In the case where one started a murderous assault upon another or who willingly engaged in a mutual combat of a deadly nature and then changes his mind to end the encounter, such a person retains his right to self-defense and has not lost it forever (See State v. Goode, 271, Mo. 43, 195 S.W. 1006); but he has forfeited the privilege for the moment and may not reacquire it by “retreat to the wall.” He must bring his attack to an end. (People v. Button, 106, Cal. 628, 39 P. 1073 ). And if unable to get entirely away from his adversary, he must in some manner convey to him the information that the fight is over. (State v. Smith, 10 Nev. 106 ). If the circumstances do not permit him to do so this is his own misfortune for bringing such a predicament upon himself. (People v. Button, supra).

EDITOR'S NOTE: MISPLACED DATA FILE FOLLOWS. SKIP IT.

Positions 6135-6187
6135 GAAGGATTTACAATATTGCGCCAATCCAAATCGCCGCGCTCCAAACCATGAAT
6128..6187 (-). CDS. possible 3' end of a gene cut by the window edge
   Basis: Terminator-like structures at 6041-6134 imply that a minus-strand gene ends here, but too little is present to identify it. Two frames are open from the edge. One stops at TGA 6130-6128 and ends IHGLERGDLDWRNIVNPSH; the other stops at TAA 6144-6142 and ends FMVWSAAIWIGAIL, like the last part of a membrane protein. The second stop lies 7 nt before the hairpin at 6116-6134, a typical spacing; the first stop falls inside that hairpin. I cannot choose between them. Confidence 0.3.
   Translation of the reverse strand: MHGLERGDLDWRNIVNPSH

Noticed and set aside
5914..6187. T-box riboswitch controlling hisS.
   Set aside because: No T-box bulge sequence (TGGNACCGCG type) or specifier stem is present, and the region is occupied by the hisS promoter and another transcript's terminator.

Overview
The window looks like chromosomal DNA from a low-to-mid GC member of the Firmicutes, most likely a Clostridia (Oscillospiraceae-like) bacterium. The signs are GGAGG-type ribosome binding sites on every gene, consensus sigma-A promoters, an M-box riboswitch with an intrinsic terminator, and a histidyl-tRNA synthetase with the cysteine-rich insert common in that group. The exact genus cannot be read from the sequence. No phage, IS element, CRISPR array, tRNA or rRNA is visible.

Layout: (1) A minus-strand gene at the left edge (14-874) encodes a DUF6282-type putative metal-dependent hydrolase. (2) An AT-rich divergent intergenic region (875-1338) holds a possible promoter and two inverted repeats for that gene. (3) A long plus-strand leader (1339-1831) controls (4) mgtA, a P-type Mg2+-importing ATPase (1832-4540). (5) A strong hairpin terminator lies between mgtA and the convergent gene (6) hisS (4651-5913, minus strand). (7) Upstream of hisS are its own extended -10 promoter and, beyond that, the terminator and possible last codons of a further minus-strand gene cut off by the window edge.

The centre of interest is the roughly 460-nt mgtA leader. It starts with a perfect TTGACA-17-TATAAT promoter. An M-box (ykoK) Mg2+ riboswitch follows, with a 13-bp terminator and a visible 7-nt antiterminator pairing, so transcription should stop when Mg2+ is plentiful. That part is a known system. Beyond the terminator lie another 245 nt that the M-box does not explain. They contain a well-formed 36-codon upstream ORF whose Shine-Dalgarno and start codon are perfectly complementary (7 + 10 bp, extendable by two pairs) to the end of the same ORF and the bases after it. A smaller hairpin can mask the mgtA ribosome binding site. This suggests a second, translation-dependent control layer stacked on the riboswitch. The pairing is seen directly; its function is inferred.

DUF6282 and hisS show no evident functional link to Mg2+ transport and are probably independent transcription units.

The law gives the right to self-defense in most cases where one is in danger of losing his life or sustaining a serious bodily harm; in such cases, a homicide committed in self-defense is excusable and the slayer is without fault. However, there is a fine line that must be drawn between what is reasonable use of force or not and what is deadly or non-deadly use of force. A deadly or non-deadly force is reasonable or unreasonable as described earlier. What matters is the nature of the force and the situations of use, as the fact of each case will determine whether the force is reasonable or not.
Dr. Adeyemi Oshunrinade [E. JD] is the author of ‘Wills Law and Contests,’ ‘Constitutional Law-First Amendment’ and ‘Criminal Law-Homicide.’ follow on Twitter @san0670.